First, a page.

Thursday, 22 January 2015

To know and not to say = trouble.

I went to work in Switzerland with a group of women on 'Deepening their EQ'. They have been together now for 3 years in a very focussed and sharing way. The organisation they are in is a prestigious one.

The 36 hour session in the mountains went very well and the disclosures they offered blew me away...things that had not been revealed in 36 months...things that had been in people's heads and not out in the open.

These revelations truly made the group uncomfortable and some people feeling very guilty.

Briefly about one exercise (after building trust for 24 hours):

Everyone writes a post-it note with some feedback for each of the others in the room in silence. They then stick them on each other's back. I explore how comfortable they feel when others can see the feedback and they cannot. When sitting at lunch they take time to then read out in front of the others what they are seeing for the first time

One participant who had taken much thought in writing down feedback for all other seven members on post-its, was tearful at lunch but didn't reveal why.

When we returned to the workshop and during another exercise, the same person bursts into tears and states that everyone had had great feedback except for her and that she felt completely undervalued – WOW!

What courage to 'dare greatly' as you could feel the room shift and the EQ deepen. Now no matter what anyone then said – to DJE (Defend, Justify or Explain) – the damage was done.
No one had really spent any time talking deeply with this person over the 36 months that the group had been together to make her aware of how they felt about her behaviour.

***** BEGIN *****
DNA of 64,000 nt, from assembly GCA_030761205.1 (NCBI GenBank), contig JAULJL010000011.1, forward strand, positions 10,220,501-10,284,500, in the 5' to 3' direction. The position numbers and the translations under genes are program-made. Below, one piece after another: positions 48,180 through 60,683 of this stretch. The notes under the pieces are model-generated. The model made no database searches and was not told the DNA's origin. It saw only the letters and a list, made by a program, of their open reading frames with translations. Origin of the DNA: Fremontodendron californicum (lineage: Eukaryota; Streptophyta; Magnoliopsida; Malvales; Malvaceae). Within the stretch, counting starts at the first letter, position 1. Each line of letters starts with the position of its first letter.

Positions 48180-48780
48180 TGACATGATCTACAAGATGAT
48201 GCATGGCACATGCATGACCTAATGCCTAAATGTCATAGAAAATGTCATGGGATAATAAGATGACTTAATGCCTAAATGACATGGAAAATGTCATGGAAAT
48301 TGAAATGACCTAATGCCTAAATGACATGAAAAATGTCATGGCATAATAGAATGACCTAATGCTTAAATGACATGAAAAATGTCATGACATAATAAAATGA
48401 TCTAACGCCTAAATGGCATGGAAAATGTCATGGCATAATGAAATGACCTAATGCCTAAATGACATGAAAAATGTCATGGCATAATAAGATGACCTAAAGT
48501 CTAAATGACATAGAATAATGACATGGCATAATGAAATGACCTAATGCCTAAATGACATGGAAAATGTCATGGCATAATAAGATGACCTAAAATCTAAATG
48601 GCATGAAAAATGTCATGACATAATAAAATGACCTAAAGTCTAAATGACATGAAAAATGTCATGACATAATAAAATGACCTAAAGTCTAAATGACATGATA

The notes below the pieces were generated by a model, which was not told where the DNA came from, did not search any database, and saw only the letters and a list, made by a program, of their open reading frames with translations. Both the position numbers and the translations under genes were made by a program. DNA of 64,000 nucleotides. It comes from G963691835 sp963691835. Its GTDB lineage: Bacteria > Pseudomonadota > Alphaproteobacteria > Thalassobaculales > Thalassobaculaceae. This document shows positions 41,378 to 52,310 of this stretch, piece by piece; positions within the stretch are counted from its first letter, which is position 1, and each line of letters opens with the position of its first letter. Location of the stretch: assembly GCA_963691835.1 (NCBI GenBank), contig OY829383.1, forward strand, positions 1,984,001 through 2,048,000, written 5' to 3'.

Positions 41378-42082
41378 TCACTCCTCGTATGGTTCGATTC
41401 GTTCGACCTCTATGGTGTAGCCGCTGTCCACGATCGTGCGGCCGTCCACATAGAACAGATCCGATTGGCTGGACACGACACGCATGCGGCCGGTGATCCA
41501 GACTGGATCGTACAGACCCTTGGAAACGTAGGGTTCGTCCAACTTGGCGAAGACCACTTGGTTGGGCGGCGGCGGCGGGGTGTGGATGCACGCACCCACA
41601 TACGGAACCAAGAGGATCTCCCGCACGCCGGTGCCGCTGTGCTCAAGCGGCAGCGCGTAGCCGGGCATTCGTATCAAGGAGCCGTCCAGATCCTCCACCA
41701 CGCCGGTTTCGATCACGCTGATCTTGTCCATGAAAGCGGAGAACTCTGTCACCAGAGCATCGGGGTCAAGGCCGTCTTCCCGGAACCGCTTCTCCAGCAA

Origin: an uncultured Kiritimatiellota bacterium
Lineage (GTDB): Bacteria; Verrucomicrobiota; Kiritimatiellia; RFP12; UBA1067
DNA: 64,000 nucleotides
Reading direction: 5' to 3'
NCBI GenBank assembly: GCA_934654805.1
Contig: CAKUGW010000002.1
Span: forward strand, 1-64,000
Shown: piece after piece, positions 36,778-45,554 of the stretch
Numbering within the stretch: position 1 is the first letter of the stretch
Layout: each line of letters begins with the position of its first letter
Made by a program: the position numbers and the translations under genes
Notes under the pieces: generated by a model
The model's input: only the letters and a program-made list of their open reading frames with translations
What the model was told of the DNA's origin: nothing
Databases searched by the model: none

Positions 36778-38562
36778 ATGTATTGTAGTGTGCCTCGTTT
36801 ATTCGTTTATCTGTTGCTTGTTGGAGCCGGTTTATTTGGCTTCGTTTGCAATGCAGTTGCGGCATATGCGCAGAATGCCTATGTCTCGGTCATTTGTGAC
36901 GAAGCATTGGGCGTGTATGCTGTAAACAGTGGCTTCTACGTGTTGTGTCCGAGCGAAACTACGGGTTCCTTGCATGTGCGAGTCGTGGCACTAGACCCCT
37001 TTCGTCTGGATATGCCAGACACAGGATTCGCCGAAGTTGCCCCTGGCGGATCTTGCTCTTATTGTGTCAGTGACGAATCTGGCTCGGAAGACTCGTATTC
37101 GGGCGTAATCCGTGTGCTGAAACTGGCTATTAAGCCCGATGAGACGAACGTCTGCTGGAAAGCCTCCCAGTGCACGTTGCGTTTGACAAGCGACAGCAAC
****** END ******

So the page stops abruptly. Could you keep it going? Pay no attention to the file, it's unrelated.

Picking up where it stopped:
So...they had always been positive with her, but, not truthful, authentic and transparent.
Now all the pain was pouring out in front of their eyes or more importantly their hearts.

If we wish for a sustainable relationship in work or even family we have to live 'in the moment' and speak from our heart not our head. If two people say exactly the same thing but one does so with the intent to grow the person and one is attempting to control a situation, the first will be welcomed and the second will be refused or even rejected.

How do we speak - heart or head? How do we offer - kindness or curt? What is our intent when feeding back? How many of us do not tackle a relationship with deep heartfelt intent?
How many of us avoid the discomfort in the hope that it will get better?

If you know and don't say – you don't know and neither do they.

Les
A Moodscope member.